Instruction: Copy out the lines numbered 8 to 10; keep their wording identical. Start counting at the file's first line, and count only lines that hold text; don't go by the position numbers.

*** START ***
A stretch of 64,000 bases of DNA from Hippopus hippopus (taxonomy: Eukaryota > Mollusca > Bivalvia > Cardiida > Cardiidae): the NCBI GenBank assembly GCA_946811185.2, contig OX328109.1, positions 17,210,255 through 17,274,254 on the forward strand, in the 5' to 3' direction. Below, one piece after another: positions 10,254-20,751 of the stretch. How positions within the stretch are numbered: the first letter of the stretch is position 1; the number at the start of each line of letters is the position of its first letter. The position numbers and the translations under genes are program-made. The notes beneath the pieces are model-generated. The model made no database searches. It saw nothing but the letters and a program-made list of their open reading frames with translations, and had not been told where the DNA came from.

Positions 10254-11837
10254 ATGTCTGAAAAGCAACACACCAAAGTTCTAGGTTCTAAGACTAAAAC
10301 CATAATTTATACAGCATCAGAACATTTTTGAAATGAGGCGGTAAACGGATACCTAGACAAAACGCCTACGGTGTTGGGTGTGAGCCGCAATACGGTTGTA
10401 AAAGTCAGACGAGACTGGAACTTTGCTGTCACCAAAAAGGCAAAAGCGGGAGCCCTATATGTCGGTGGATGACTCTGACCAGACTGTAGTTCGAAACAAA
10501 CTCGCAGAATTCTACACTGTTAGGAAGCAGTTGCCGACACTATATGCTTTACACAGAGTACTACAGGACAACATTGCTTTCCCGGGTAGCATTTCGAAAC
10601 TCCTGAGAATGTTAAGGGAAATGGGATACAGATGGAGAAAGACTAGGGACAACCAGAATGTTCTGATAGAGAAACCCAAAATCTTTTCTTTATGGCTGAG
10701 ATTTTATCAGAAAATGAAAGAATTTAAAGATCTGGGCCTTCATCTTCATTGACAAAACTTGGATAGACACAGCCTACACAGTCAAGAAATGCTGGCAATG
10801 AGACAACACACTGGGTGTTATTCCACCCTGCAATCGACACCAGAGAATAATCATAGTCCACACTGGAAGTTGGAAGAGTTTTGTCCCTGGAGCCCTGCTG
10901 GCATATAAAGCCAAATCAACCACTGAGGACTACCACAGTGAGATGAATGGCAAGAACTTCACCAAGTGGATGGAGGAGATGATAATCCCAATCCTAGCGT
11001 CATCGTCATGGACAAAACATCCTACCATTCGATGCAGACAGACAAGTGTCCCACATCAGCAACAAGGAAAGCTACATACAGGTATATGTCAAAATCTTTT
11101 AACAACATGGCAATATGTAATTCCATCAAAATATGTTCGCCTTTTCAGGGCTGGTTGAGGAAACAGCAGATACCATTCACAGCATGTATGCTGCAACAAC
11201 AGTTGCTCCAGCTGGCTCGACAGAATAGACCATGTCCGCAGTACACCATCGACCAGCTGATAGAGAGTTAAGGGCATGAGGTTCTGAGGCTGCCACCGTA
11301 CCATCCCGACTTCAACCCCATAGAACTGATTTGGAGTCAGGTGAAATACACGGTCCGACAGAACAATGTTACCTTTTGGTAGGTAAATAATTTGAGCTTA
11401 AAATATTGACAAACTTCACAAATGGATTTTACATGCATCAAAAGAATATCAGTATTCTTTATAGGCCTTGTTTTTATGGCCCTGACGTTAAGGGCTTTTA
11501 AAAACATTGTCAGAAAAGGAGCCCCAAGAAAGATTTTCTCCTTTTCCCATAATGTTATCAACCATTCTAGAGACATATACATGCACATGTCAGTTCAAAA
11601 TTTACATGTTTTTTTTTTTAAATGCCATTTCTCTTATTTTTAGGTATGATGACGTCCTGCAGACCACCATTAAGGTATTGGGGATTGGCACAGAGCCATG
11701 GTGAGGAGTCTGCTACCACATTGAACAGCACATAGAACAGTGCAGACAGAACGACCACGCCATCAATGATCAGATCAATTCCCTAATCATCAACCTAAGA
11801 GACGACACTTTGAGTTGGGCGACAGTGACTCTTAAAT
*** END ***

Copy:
10701 ATTTTATCAGAAAATGAAAGAATTTAAAGATCTGGGCCTTCATCTTCATTGACAAAACTTGGATAGACACAGCCTACACAGTCAAGAAATGCTGGCAATG
10801 AGACAACACACTGGGTGTTATTCCACCCTGCAATCGACACCAGAGAATAATCATAGTCCACACTGGAAGTTGGAAGAGTTTTGTCCCTGGAGCCCTGCTG
10901 GCATATAAAGCCAAATCAACCACTGAGGACTACCACAGTGAGATGAATGGCAAGAACTTCACCAAGTGGATGGAGGAGATGATAATCCCAATCCTAGCGT